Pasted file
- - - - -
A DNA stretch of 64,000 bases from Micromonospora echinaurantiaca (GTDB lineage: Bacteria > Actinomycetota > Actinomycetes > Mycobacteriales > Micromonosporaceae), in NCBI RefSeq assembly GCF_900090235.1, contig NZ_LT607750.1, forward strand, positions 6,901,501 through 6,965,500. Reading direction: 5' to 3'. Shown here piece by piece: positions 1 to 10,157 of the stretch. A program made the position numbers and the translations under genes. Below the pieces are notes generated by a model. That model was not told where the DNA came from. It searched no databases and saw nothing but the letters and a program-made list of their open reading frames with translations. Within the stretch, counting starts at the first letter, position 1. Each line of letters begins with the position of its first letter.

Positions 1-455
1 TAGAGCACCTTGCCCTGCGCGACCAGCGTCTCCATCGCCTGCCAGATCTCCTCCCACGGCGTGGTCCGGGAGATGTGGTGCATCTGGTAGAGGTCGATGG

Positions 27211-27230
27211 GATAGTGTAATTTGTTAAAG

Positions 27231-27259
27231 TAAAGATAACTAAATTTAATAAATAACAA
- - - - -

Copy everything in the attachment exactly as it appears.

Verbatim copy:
A DNA stretch of 64,000 bases from Micromonospora echinaurantiaca (GTDB lineage: Bacteria > Actinomycetota > Actinomycetes > Mycobacteriales > Micromonosporaceae), in NCBI RefSeq assembly GCF_900090235.1, contig NZ_LT607750.1, forward strand, positions 6,901,501 through 6,965,500. Reading direction: 5' to 3'. Shown here piece by piece: positions 1 to 10,157 of the stretch. A program made the position numbers and the translations under genes. Below the pieces are notes generated by a model. That model was not told where the DNA came from. It searched no databases and saw nothing but the letters and a program-made list of their open reading frames with translations. Within the stretch, counting starts at the first letter, position 1. Each line of letters begins with the position of its first letter.

Positions 1-455
1 TAGAGCACCTTGCCCTGCGCGACCAGCGTCTCCATCGCCTGCCAGATCTCCTCCCACGGCGTGGTCCGGGAGATGTGGTGCATCTGGTAGAGGTCGATGG

Positions 27211-27230
27211 GATAGTGTAATTTGTTAAAG

Positions 27231-27259
27231 TAAAGATAACTAAATTTAATAAATAACAA